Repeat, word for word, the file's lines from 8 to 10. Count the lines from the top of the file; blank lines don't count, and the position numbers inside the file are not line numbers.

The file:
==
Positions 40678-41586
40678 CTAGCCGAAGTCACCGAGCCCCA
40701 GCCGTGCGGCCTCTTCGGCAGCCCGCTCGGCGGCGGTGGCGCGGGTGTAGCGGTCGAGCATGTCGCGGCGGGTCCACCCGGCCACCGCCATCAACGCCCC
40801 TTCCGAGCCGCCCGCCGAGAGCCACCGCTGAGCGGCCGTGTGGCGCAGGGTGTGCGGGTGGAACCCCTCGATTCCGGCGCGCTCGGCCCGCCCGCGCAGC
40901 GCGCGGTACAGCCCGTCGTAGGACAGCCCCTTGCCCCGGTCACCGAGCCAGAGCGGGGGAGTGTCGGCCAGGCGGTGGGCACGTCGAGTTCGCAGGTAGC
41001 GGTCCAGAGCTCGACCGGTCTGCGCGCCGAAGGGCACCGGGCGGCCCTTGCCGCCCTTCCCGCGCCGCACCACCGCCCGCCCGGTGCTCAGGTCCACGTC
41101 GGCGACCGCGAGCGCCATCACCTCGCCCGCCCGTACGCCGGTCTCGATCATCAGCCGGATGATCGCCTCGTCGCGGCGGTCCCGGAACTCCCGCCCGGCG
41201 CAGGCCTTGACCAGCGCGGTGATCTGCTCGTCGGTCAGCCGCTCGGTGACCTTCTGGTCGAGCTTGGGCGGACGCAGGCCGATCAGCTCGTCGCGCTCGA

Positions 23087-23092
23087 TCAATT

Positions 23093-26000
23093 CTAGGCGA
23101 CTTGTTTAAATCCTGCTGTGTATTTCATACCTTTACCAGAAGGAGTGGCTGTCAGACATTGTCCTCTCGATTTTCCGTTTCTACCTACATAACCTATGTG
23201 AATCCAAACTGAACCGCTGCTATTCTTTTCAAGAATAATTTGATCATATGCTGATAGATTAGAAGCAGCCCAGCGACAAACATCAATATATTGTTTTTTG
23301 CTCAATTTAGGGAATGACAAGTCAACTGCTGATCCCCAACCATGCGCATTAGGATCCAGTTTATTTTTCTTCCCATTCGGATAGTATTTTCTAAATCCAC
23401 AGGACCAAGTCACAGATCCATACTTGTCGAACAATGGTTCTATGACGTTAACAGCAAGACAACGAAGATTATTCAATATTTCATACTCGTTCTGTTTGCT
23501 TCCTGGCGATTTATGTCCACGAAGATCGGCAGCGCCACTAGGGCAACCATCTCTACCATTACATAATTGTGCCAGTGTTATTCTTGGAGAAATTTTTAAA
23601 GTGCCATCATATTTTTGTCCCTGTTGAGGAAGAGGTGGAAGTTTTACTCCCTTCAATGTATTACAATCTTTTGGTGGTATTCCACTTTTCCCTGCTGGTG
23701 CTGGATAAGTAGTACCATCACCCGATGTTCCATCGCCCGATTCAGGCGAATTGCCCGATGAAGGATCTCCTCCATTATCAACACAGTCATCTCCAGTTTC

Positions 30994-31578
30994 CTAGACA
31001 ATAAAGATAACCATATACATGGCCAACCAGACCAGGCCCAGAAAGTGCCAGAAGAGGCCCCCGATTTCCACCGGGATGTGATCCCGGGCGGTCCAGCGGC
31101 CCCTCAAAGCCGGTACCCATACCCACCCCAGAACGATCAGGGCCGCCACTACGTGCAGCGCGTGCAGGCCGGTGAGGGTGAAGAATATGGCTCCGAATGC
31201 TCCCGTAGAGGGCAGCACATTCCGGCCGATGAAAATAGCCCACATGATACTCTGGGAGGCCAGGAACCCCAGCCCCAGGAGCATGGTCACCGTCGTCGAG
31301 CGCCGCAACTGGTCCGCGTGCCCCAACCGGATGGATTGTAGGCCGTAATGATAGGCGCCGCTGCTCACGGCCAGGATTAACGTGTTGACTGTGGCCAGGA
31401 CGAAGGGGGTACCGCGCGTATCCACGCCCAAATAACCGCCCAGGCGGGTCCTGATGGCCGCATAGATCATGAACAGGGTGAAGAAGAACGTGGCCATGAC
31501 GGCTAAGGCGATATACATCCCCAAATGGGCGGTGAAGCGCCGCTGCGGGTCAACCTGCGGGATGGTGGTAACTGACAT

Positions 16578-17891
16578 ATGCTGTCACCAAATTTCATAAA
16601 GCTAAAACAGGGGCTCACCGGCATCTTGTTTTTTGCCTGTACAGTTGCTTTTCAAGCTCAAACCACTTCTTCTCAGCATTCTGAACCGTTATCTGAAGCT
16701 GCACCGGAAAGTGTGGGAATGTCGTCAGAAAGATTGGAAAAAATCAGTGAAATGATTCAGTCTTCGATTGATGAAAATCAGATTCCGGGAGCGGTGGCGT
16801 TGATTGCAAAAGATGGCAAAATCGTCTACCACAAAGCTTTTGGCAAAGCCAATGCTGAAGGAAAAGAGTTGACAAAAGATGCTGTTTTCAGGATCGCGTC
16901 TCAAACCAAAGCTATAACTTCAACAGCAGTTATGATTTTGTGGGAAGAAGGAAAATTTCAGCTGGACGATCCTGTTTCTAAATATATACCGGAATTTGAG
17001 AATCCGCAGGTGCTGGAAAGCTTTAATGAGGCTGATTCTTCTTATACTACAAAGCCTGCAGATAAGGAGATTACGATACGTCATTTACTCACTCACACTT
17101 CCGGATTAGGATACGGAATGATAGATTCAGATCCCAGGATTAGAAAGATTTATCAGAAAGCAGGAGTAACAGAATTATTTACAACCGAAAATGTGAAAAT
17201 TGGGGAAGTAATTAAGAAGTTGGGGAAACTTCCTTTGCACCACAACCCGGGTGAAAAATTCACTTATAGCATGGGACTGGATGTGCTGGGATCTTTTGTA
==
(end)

41201 CAGGCCTTGACCAGCGCGGTGATCTGCTCGTCGGTCAGCCGCTCGGTGACCTTCTGGTCGAGCTTGGGCGGACGCAGGCCGATCAGCTCGTCGCGCTCGA

Positions 23087-23092
23087 TCAATT